Home > Congressional Research Service, international relations, Lebanon, Middle East > CRS — Lebanon: Background and U.S. Policy

CRS — Lebanon: Background and U.S. Policy

December 12, 2012

Lebanon: Background and U.S. Policy (PDF)

Source: Congressional Research Service (via Federation of American Scientists)

Lebanon’s small geographic size and population belie the important role it has long played in the security, stability, and economy of the Levant and the broader Middle East. Congress and the executive branch have recognized Lebanon’s status as a venue for regional strategic competition and have engaged diplomatically, financially, and at times, militarily to influence events there. For most of its independent existence, Lebanon has been torn by periodic civil conflict and political battles between rival religious sects and ideological groups. External military intervention, occupation, and interference have exacerbated Lebanon’s political struggles in recent decades.

Lebanon is an important factor in U.S. calculations regarding regional security, particularly vis-avis Israel and Iran. Congressional concerns have focused on the prominent role that Hezbollah, an Iran-backed Shiite militia, political party, and U.S.-designated terrorist organization, continues to play in Lebanese politics and regional security. Congress has appropriated over $1 billion since the end of the brief Israel-Hezbollah war of 2006 to support U.S. policies designed to extend Lebanese security forces’ control over the country and promote economic growth.

The civil war in neighboring Syria threatens to destabilize Lebanon. Over 110,000 Syrian refugees have fled to Lebanon and reports suggest that regional supporters and opponents of Syrian President Bashar al Asad are using Lebanon as a transit point and staging ground in a wider regional conflict. The assassination of a leading Lebanese security official on October 19, 2012, has renewed accusations by some Lebanese observers of Syrian sponsorship of attacks against Lebanese leaders. The attack sparked civil unrest and calls by Lebanese opposition parties for the resignation of the current cabinet, which is controlled by pro-Asad forces. The question of how best to marginalize Hezbollah and other potentially anti-U.S. Lebanese actors without provoking civil conflict among divided Lebanese sectarian political forces remains the underlying challenge for U.S. policy makers. In the wake of the October assassination, the Obama Administration has endorsed calls for leadership change prior to planned May 2013 parliamentary elections. On October 31, Acting Assistant Secretary of State for Near Eastern Affairs Elizabeth Jones visited Lebanon and met with Lebanese officials to encourage that “a peaceful transition be formulated without creating a political vacuum.”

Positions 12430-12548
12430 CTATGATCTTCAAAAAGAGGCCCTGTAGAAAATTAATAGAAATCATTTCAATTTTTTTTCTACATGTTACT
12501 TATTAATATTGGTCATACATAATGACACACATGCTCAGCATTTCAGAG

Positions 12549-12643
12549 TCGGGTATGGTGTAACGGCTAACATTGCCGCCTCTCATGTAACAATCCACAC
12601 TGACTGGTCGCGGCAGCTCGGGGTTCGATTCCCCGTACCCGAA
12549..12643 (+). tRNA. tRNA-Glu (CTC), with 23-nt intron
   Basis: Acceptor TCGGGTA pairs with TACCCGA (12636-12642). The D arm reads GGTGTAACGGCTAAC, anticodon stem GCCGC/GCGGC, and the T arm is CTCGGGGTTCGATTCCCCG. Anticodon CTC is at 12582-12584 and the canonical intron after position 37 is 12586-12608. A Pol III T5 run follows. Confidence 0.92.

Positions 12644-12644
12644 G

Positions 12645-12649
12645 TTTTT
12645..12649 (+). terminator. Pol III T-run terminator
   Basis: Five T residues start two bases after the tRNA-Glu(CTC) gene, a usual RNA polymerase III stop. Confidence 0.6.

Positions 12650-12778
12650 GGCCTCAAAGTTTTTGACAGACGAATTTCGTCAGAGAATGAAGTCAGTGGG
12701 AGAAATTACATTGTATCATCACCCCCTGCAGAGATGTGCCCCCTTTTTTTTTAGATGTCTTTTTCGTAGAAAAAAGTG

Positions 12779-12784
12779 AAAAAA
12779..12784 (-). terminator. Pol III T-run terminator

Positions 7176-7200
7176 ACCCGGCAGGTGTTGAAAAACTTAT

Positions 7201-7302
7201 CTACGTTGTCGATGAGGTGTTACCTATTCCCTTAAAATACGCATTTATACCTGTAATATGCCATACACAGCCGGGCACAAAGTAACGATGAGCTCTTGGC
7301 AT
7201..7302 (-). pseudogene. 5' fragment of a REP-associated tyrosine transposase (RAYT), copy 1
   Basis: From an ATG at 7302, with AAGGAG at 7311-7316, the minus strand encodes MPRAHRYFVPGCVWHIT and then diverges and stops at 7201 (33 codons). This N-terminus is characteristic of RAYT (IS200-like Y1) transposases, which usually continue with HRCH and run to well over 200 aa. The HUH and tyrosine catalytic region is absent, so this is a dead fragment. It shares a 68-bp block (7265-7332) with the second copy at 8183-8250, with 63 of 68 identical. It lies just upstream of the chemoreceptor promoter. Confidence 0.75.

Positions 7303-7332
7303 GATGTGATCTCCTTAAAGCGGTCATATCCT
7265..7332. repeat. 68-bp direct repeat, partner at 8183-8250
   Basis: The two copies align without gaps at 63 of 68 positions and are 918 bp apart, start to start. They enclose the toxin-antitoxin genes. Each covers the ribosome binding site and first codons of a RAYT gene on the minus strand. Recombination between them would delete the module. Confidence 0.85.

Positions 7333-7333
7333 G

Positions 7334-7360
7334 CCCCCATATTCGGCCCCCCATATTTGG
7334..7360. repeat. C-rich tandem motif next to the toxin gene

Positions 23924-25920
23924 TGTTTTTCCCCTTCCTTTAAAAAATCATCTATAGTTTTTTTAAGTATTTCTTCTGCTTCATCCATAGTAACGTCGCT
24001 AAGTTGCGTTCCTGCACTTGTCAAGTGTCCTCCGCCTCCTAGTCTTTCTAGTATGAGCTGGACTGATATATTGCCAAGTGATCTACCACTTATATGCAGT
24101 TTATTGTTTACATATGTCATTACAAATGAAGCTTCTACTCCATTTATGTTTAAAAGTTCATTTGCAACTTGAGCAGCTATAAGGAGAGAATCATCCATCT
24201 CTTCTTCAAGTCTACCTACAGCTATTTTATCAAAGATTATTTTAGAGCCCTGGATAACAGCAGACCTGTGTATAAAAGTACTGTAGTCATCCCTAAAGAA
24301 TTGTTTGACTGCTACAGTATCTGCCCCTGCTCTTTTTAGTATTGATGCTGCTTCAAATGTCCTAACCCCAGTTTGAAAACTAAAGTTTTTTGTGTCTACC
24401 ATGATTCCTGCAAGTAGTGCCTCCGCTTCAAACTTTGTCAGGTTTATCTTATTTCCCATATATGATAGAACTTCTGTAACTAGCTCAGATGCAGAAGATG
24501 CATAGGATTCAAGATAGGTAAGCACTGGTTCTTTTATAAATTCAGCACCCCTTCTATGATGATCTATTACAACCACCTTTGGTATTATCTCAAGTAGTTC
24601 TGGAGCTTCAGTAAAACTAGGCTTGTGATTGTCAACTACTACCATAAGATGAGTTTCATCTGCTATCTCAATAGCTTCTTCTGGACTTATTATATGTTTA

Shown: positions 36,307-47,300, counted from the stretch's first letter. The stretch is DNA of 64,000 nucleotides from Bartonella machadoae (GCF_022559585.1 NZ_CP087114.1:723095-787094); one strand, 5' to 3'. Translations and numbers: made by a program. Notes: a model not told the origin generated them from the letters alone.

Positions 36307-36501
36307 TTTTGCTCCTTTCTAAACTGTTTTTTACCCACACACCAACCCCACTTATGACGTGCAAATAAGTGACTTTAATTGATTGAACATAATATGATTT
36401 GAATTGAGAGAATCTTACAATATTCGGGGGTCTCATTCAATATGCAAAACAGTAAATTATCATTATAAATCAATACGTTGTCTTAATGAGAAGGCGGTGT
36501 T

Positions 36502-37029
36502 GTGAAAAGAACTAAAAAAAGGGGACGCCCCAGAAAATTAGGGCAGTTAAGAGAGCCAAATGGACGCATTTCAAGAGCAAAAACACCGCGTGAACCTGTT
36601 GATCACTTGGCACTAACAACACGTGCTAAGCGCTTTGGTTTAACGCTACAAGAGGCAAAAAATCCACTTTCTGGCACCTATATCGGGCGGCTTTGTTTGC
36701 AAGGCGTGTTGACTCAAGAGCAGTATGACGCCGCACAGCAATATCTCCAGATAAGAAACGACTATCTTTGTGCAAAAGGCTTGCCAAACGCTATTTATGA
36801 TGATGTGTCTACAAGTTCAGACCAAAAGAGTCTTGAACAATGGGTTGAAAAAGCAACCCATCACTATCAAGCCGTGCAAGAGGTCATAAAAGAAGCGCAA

This report provides an overview of Lebanon and current issues of U.S. interest. It provides background information, analyzes recent developments and key legislative debates, and tracks legislation, U.S. assistance, and recent congressional action. It will be updated to reflect major events or policy changes.

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